Business Models

Production Tax Credit (PTC)

Provides the owner of a qualifying facility with an annual tax credit based on the amount of electricity that is generated. By focusing on the energy produced instead of capital invested, this type of tax incentive encourages projects that perform adequately. In 2007, the rate for the PTC is 1.9¢/kWh. The PTC increases from year to year based on the consumer price index.

Pass-Through Entity

A business structure that allows tax credits and operating gains and losses to be allocated to the owners of the business rather than the business itself, which prevents the income of the business from being taxed twice. Some examples of pass-through entities that would qualify for the federal production tax credit include: limited liability companies, partnerships, sub-chapter “S” Corporations, and limited liability partnerships.

Minnesota Flip

The Minnesota Flip is a business model designed to help local wind project owners with minimal tax appetite pair up with a larger entity that has a more substantial tax burden. Because the tax credits available to project owners are proportional to their level of ownership in the project, the tax motivated entity is the majority owner in the first ten years of production and pays a “management fee” to the local owner in lieu of production payments. Once the tax incentive period ends after year 10, the majority ownership of the project “flips” to the local owner, and the tax-motivated investor takes a minority share in the project. For more information, see “The Minnesota Flip” section of the Toolbox.

Business Metrics

A system of parameters or other quantitative assessments of a business that can be measured periodically and systematically. Business metrics are often used to keep track of how well a business is meeting its objectives.

Aggregation

Bundling several wind energy projects together so that they are treated as one larger project (when purchasing turbines, interconnecting, or maintaining a project, for example,) in order to spread out costs over more turbines or projects. This can have the effect of improving project economics.

Business Structures

Let's assume you have established that you have a good wind resource on your property, and you decide to undertake a wind energy project. How will you do it? As with any business venture, there is more than one way to structure your involvement. Do you want to own a wind turbine by yourself, or join forces with a partner? Or do you want to sell or lease your land to someone else? The structure you choose for your wind energy business will depend on three main factors:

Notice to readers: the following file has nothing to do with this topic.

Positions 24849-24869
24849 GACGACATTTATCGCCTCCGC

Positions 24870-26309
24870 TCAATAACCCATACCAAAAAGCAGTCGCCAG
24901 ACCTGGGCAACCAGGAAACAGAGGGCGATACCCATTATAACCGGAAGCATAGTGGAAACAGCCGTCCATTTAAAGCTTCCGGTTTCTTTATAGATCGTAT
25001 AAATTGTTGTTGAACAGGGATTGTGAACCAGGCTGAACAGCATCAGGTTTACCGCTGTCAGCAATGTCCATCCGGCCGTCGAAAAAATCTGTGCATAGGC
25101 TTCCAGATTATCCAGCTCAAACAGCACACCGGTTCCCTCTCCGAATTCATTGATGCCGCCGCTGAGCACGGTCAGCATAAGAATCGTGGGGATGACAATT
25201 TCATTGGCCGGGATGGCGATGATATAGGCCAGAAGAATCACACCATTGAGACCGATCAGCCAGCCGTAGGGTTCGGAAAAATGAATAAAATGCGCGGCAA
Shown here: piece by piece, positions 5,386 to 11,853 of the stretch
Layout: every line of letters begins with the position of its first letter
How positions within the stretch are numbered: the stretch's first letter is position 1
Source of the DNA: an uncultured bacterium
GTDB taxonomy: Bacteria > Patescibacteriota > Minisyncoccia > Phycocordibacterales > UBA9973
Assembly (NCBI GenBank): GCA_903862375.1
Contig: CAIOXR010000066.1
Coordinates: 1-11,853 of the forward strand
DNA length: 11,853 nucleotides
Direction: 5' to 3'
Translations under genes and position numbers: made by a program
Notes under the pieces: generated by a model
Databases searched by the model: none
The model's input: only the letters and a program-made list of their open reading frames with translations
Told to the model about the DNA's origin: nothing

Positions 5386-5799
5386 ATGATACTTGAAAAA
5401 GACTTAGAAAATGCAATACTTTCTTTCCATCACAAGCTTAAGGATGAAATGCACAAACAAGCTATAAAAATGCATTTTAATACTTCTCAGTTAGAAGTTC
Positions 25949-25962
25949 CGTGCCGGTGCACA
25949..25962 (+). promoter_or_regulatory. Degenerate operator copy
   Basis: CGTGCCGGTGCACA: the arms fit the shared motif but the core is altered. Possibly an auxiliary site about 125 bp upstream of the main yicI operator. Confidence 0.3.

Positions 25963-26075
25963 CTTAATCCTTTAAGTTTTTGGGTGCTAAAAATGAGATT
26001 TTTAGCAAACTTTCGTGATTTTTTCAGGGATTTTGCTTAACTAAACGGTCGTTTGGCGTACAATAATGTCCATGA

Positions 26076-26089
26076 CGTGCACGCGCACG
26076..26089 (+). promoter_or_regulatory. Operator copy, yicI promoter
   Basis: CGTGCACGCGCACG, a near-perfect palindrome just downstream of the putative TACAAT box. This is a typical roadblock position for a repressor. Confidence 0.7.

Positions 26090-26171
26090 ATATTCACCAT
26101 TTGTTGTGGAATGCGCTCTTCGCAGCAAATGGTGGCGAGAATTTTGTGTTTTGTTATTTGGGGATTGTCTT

A Comparative Analysis of Community Wind Power Development Options in Oregon

A Comparative Analysis of Business Structures Suitable for Farmer-Owned Wind Power Projects in the United States (November 2004) was prepared for the Wind & Hydropower Technologies Program, U.S. Department of Energy, by Mark Bolinger and Ryan Wise.

For years, farmers in the United States have looked with envy on their European counterparts' ability to profitably farm the wind through ownership of distributed, utility-scale wind projects. Only within the past few years, however, has farmer- or community-owned wind power development become a reality in the United States. The primary hurdle to this type of development in the United States has been devising and implementing suitable business and legal structures that enable such projects to take advantage of tax-based federal incentives for wind power. This article discusses the limitations of such incentives in supporting farmer- or community-owned wind projects, describes four ownership structures that potentially overcome such limitations, and finally conducts comparative financial analysis on those four structures, using as an example a hypothetical 1.5 MW farmer-owned project located in the state of Oregon.

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